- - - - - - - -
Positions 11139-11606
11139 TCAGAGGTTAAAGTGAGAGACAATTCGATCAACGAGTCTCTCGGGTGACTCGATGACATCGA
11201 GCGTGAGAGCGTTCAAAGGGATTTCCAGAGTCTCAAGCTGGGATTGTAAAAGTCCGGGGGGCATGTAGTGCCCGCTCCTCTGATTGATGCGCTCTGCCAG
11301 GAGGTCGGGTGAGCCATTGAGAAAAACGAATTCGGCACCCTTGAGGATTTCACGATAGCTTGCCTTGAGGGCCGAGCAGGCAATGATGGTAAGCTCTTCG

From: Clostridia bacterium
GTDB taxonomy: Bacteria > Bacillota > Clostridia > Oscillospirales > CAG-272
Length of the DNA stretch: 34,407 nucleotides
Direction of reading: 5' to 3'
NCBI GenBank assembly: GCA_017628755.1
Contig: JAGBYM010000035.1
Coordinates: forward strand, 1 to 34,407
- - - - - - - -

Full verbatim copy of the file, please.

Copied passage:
Positions 11139-11606
11139 TCAGAGGTTAAAGTGAGAGACAATTCGATCAACGAGTCTCTCGGGTGACTCGATGACATCGA
11201 GCGTGAGAGCGTTCAAAGGGATTTCCAGAGTCTCAAGCTGGGATTGTAAAAGTCCGGGGGGCATGTAGTGCCCGCTCCTCTGATTGATGCGCTCTGCCAG
11301 GAGGTCGGGTGAGCCATTGAGAAAAACGAATTCGGCACCCTTGAGGATTTCACGATAGCTTGCCTTGAGGGCCGAGCAGGCAATGATGGTAAGCTCTTCG

From: Clostridia bacterium
GTDB taxonomy: Bacteria > Bacillota > Clostridia > Oscillospirales > CAG-272
Length of the DNA stretch: 34,407 nucleotides
Direction of reading: 5' to 3'
NCBI GenBank assembly: GCA_017628755.1
Contig: JAGBYM010000035.1
Coordinates: forward strand, 1 to 34,407